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Absent friends? Smartphones, mediated presence and the recoupling of social contact in everyday life

Journal article
Authors Eva Thulin
Bertil Vilhelmson
Tim Schwanen
Published in Annals of the Association of American Geographers
Volume 110
Issue 1
Pages 166-183
ISSN 0004-5608
Publication year 2020
Published at Department of Economy and Society, Unit for Human Geography
Pages 166-183
Language en
Keywords online co-presence, spatial practice, rhythm, intervening background, local and mediated pockets of order
Subject categories Human Geography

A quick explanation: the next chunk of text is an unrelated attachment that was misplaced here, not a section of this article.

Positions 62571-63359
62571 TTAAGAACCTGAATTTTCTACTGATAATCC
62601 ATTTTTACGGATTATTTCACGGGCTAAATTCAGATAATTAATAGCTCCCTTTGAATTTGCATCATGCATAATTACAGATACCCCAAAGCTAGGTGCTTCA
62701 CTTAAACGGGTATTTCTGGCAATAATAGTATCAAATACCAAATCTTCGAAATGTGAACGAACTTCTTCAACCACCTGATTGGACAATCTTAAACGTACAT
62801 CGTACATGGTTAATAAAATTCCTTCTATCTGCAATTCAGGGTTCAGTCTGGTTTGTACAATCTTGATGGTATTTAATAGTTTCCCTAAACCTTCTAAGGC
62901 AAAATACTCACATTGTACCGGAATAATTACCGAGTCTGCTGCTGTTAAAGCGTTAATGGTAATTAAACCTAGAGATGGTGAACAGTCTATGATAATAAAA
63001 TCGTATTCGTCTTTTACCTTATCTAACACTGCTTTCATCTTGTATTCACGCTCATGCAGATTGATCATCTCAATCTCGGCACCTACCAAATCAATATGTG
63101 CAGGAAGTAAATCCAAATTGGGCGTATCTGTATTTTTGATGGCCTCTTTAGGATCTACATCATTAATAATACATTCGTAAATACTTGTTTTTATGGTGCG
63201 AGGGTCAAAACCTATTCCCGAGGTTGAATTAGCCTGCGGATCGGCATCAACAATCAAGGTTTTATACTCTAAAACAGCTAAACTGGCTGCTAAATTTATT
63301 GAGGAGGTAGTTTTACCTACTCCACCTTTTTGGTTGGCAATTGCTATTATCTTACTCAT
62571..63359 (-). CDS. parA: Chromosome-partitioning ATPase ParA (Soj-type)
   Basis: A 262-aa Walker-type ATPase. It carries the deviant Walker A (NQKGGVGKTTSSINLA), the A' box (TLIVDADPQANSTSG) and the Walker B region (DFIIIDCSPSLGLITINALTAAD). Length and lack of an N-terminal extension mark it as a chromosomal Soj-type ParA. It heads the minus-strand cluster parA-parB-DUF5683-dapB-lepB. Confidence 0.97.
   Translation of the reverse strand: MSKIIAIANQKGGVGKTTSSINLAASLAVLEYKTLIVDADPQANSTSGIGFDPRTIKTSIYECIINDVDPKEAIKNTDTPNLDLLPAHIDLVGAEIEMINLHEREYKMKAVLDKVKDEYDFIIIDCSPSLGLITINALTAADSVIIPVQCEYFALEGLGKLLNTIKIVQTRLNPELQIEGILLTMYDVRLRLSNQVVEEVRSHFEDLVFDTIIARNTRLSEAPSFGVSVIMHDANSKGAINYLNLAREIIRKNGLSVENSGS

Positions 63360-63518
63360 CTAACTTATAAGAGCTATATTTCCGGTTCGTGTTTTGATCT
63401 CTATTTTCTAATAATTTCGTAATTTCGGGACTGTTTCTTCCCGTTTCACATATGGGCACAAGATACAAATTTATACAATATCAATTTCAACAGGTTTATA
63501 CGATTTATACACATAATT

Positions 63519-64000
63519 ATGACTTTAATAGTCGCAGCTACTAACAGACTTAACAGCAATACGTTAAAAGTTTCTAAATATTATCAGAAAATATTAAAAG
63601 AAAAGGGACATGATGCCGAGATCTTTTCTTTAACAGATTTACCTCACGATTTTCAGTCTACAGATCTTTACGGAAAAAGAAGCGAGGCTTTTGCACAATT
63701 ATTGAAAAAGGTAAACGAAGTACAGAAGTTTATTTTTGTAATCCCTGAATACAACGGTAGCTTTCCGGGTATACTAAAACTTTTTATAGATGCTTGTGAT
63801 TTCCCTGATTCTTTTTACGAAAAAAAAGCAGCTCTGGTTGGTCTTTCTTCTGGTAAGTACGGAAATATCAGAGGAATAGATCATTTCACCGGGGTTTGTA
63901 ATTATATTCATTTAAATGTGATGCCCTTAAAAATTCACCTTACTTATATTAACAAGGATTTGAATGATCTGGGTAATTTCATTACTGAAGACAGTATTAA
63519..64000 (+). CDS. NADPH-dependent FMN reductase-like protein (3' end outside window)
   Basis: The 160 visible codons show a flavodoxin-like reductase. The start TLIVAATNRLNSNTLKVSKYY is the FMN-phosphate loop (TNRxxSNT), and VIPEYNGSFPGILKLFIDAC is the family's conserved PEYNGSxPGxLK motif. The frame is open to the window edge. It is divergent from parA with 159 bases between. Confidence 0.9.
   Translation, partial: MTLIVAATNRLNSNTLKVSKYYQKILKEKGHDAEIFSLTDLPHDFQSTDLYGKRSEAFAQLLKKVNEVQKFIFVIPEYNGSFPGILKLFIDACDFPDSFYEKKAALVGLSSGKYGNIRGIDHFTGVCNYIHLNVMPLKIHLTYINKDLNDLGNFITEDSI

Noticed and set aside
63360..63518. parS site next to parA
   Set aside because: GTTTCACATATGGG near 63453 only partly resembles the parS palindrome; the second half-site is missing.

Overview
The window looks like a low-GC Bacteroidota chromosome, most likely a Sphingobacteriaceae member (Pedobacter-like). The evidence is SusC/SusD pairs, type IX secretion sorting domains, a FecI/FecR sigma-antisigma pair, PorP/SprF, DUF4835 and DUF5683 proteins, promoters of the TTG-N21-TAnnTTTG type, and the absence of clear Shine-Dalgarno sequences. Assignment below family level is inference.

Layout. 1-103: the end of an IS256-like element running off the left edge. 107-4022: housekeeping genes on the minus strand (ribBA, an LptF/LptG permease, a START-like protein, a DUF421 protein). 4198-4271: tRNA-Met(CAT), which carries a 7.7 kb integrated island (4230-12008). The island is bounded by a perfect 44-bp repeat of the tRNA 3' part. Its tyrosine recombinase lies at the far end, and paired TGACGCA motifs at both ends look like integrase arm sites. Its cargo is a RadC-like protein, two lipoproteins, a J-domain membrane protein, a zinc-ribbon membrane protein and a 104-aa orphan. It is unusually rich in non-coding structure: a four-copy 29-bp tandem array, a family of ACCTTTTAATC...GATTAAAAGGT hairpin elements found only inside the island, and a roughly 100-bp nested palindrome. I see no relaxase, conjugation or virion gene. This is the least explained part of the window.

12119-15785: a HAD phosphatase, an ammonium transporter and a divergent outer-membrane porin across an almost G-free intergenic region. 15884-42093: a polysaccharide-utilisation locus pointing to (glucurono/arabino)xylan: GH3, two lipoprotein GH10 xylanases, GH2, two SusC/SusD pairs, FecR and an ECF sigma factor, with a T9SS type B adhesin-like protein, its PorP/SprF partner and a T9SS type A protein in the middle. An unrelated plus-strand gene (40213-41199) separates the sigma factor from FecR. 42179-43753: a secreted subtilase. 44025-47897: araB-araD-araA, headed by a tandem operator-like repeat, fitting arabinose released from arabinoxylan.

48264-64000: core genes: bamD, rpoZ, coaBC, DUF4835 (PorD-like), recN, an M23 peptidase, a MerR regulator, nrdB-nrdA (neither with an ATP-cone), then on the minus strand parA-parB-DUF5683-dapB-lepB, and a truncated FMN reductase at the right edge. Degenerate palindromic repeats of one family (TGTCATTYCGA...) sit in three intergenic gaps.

This paper contributes to the geographical understanding of how mobile online presence enabled by smartphones transforms human spatial practices, i.e., people’s everyday routines and experiences in time and space. Contrasting a mainstream discourse concentrating on the autonomy and flexibility of ubiquitous (anywhere, anytime) use of social media, we examine new and mounting constraints on user agency. Building on time-geographic theory we advance novel insights into the virtualities of young people’s social lives and how they are materialized in the physical world. Critically, we rework the classical time-geographic conceptions of bundling, constraints, rhythms and pockets of local order, draw on the emerging literature on smartphone usage, and use illustrative examples from interviews with young people. We suggest a set of general and profound changes in everyday life and sociality due to pervasive and perpetual mediated presence of friends: i) the emergence of new coupling constraints and the recoupling of social interaction; ii) the changing rhythms of social interaction due to mediated bundles of sociality becoming more frequent and insistent; iii) the shifting nature of the streaming background of online contacts, which are becoming more active, intervening in and intruding on ongoing foreground activities of everyday life; and iv) the reordering of foreground activity as well as co-located and mediated presences, centering on processes of interweaving, congestion and ambivalence, and co-located absence.

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